The Lesson REVIEW – A Study in Excellence

The Lesson is so good it will engage even the most reluctant student.

The Lesson
The Lesson

Liam Sommers (Daryl McCormack) is an English Lit major who has dreams of being a writer. His favourite author is J.M. Sinclair (Richard E. Grant), and he has aspirations to follow in his footsteps one day. So when the opportunity comes to be a tutor to Sinclair’s son Bertie (Stephen McMillan), and therefore be in proximity to the man himself, Liam leaps at the opportunity.

They say never meet your heroes, because in reality they are flawed individuals, and can never live up to the image of them you’ve conjured in your head. This is especially so for Sinclair, who is so self-consumed that he subjects his entire family to his judgment. Bertie, who is preparing for Oxford, is constantly demeaned and undermined by his father, while his wife Hélène (Julie Delpy) is tasked to make sure that everything in the household runs according to his needs.

The narrative unravels slowly, bringing the viewer gradually into the lives of this family, as Liam’s officially invited to become a live-in tutor in order to provide Bertie with all the support he needs. McCormack was in last year’s Good Luck to you, Leo Grande, and proved himself as an up and coming actor to watch out for. He’s in fine form here once again as Liam. He’s able to play the wide-eyed, enthusiastic fan, but also handle the transition to critic, as he starts to find flaws with Sinclair’s character as well as his writing. As a Lit major myself, it is such a treat to listen to McCormack recite beautiful lines from literary works, and just bask in the beautiful tenor of his voice.

Delpy’s role isn’t as substantial in this film, but she does so much with the character. She fleshes out Hélène’s melancholy due to the death of her eldest son, as well as the constraints of having to live for someone instead of with. Hélène is an artist too, but it’s clear that Sinclair looks at her work as inferior to his, viewing her as an extension of himself rather than an individual. There’s so many layers to Hélène, and it is only at the end that we are able to see her for who she is.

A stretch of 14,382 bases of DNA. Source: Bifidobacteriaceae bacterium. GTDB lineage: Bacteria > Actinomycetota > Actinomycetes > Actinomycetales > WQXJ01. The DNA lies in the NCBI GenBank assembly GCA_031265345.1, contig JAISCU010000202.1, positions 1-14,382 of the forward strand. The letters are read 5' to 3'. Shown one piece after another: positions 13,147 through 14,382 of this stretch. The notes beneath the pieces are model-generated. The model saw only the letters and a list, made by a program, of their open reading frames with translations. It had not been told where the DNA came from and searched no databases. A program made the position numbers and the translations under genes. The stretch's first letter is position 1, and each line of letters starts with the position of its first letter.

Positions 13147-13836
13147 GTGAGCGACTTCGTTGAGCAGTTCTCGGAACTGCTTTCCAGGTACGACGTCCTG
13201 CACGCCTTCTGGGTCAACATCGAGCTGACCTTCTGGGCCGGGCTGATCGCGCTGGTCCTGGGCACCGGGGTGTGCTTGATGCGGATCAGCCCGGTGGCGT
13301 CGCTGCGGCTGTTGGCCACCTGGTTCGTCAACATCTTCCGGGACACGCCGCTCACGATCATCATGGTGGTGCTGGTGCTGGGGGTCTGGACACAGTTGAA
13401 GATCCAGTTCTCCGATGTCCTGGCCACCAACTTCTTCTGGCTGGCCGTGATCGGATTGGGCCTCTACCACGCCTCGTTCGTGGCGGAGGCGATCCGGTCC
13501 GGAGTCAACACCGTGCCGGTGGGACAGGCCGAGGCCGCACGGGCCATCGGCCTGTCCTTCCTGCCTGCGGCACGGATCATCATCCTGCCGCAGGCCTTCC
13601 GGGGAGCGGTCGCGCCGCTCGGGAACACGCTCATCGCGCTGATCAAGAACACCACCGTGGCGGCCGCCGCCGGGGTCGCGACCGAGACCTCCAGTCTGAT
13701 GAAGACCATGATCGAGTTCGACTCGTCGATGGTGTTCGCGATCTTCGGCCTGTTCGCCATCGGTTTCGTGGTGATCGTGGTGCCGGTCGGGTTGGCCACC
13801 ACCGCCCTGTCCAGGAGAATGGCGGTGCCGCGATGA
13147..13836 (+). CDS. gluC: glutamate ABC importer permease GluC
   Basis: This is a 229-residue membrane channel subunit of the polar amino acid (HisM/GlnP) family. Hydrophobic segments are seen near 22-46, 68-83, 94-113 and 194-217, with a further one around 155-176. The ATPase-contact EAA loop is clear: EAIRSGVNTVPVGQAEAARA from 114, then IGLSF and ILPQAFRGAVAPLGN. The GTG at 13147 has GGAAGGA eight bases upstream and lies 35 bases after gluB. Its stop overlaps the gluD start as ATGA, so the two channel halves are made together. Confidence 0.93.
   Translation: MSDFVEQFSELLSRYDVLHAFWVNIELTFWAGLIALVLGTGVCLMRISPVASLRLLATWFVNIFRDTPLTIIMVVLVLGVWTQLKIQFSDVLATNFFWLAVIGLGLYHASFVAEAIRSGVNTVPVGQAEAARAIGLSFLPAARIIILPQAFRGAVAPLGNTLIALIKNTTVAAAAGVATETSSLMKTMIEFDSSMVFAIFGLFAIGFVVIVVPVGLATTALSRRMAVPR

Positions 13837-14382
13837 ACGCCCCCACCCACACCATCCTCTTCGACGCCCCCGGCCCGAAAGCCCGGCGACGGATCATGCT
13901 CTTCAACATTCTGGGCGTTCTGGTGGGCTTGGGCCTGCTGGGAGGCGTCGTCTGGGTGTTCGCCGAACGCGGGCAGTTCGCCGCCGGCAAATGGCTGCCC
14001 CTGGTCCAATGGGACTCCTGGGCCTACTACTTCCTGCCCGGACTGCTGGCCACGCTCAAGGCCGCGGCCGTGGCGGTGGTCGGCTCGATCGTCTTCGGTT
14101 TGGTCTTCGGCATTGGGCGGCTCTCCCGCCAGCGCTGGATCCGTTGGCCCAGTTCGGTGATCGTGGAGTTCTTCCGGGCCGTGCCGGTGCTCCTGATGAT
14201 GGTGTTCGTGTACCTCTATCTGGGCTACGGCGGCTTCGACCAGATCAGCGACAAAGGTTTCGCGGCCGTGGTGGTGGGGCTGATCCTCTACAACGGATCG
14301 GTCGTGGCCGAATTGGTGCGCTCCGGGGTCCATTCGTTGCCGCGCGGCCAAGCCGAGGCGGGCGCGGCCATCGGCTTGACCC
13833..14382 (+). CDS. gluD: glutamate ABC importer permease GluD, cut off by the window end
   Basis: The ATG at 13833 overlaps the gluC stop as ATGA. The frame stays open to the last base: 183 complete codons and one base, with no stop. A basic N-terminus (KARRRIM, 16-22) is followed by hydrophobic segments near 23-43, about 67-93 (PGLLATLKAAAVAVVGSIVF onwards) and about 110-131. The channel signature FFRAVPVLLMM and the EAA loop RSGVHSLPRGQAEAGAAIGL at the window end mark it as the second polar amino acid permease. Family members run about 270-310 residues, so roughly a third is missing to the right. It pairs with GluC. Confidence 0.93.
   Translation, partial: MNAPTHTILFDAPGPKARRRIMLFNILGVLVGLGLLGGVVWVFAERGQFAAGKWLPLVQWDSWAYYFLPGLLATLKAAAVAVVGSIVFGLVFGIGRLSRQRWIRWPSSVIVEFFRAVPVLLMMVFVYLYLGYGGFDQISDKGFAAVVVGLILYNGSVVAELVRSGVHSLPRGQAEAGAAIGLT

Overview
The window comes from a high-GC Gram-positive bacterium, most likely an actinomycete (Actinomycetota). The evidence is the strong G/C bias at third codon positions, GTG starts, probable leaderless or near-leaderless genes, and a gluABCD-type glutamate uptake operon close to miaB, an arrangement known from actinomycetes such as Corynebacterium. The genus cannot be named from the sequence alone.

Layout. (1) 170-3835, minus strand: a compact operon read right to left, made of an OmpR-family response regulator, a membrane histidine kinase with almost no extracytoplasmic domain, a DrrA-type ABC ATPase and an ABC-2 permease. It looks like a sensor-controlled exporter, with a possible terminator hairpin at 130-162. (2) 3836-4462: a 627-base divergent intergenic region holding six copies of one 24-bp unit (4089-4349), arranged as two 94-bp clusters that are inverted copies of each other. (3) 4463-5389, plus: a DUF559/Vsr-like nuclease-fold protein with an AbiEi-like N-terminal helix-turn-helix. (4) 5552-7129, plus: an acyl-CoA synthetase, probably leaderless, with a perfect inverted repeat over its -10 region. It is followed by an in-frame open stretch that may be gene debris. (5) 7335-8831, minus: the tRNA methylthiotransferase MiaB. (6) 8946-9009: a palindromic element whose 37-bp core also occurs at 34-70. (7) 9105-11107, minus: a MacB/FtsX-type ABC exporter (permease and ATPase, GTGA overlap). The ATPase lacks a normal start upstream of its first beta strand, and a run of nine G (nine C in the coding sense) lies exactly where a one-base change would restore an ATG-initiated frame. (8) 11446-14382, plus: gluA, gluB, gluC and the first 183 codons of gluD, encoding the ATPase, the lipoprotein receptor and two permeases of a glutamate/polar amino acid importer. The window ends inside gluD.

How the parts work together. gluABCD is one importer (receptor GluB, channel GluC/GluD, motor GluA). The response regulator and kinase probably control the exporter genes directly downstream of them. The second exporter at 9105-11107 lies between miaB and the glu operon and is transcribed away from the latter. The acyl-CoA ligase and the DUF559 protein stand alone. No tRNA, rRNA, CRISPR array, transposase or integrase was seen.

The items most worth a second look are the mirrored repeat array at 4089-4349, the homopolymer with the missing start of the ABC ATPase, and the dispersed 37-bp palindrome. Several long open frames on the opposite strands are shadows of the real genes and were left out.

The Lesson functions like a novel, and as we move into each new chapter, we’re taken on more twists and turns, until we’re left gasping at the end when we realise how the beginning of the film ties in with the conclusion. Massive kudos here to writer Alex MacKeith, who’s fashioned an intriguing screenplay that’s able to hook us until the very end. The film offers us such an insightful look into the process of writing, and how stories, while fictive, must come from some sense of reality. Writing not grounded in some form of lived experience – either first or second hand – will always feel a little hollow and empty. The hardest thing to live with is to be a writer with nothing to write about, or to lose that ability to create something meaningful.

Sinclair has a maxim that he’s very fond of repeating: average writers strive for something original, good writers borrow, while great writers steal. It feels like the film’s being almost meta here. Yes, The Lesson’s thriller packaging isn’t the most original, and there might be a paperback somewhere out there with a similar premise. However, it’s managed to be something so fresh and new at the same time, and will probably be one of the most fascinating films you see this year.

Review screener provided.

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The Lesson
The Lesson draws us in with its delicious twists and turns, and a central performance from Daryl McCormack that proves he's a force to reckon with.